Detroit Metal City Singer Kaji Beat Up, Robbed in Sweden (Updated)
posted on by Egan Loo
Japanese musical artist Hideki Kaji was beat unconscious and robbed of 20,000 kronor (about 250,000 yen or US$2,500) worth of film equipment during the filming of a music video in Sweden on April 4. Kaji has released a dozen albums in Japan, where he is known as "Mr. Sweden" for his longtime interest in the country.
Kaji performed the "Amai Koibito" theme song as the mild-mannered Soichi Negishi lead character for the soundtrack of last year's Detroit Metal City film. Toshio Li's live-action movie adapted Kiminori Wakasugi's rock-n-roll comedy manga of the same name. Kaji released two singles as the Negishi persona, and he also sang and made a voice acting cameo in Studio 4°C's anime video adaptation. (Actor Ken'ichi Matsuyama played the Negishi character onscreen, while Kaji provided his singing voice.)
Kaji was on a road in the southern Swedish city of Malmo with a camera team, but the team had left the filming location on a break to take photographs of their children. Kaji was watching over the filming equipment alone, and he was dressed in a pineapple costume for the video. According to the local police, three male individuals literally beat the stuffing out of Kaji — his pineapple costume had burst open and all of its stuffing was pulled out. Kaji lost consciousness and when he awoke, the film equipment was gone.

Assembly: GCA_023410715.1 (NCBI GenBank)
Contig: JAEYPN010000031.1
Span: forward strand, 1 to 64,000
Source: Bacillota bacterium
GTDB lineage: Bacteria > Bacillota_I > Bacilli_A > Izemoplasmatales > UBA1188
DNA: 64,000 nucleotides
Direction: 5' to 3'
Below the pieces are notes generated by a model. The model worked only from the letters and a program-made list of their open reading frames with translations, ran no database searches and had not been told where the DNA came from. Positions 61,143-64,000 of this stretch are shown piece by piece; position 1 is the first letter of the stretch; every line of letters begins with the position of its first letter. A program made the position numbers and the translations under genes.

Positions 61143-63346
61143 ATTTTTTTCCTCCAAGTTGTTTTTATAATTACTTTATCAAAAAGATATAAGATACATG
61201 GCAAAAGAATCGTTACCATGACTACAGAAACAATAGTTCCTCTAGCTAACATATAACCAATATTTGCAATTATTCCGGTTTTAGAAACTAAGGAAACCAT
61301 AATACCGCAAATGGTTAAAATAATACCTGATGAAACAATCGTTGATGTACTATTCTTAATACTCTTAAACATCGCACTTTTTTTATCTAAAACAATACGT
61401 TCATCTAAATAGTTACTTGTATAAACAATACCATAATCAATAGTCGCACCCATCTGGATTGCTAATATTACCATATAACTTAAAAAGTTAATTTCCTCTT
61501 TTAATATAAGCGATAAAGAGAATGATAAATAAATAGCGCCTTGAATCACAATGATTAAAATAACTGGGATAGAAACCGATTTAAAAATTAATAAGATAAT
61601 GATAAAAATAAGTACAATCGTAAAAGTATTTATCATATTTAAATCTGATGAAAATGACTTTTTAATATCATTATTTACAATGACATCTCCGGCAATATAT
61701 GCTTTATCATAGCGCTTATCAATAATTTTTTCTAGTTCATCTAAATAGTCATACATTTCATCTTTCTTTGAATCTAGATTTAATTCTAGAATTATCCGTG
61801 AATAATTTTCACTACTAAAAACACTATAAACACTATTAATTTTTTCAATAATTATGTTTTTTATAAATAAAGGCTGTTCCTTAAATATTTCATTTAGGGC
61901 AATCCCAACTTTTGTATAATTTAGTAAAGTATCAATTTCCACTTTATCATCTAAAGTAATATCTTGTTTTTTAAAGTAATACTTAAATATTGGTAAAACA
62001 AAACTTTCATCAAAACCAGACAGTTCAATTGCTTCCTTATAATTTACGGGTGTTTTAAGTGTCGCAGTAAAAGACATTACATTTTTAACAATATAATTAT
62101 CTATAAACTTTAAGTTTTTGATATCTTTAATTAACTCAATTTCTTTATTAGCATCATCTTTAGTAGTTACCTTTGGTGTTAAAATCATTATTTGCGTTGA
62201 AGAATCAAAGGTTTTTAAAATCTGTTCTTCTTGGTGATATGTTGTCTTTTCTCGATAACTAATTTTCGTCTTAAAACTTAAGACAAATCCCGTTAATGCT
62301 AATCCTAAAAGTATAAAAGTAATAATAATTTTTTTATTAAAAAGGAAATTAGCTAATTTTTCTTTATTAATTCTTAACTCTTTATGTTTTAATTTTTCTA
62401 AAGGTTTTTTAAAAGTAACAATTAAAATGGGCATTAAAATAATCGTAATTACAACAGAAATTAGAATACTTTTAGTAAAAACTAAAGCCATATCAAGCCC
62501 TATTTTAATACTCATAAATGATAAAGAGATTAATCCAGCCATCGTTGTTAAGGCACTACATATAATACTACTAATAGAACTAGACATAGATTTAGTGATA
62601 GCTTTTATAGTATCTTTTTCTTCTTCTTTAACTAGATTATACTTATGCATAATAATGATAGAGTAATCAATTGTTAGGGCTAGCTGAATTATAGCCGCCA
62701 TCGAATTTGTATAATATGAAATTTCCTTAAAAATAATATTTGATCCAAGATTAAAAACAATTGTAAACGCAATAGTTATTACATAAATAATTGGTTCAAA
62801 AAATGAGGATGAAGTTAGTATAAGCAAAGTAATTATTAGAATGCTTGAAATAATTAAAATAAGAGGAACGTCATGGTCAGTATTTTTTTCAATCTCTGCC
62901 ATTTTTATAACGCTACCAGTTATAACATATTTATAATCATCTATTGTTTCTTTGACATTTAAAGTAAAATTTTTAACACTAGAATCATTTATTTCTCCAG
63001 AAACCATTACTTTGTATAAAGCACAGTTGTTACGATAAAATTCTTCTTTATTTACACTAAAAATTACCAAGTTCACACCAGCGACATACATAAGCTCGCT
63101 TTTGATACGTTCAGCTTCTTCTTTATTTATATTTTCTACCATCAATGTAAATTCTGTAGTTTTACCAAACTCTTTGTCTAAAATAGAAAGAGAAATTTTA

The Swedish police are searching for the assailants, but as of the morning of April 5, they have not identified any suspects.
Update: The maintainer of the bulletin-board system on Kaji's official website has posted an update on Kaji's condition at 1:33 a.m. JST on Monday. According to the post, the maintainer contacted Kaji, and confirmed that Kaji is doing well now. The maintainer adds that the filming will continue, and Kaji's "voice sounded very upbeat."
English translations of the local press reports have begun to appear online. However, what the Japanese press translated as "stuffing pulled out of his costume," an English translation of the Swedish reports rendered as "lost a [dental] filling."
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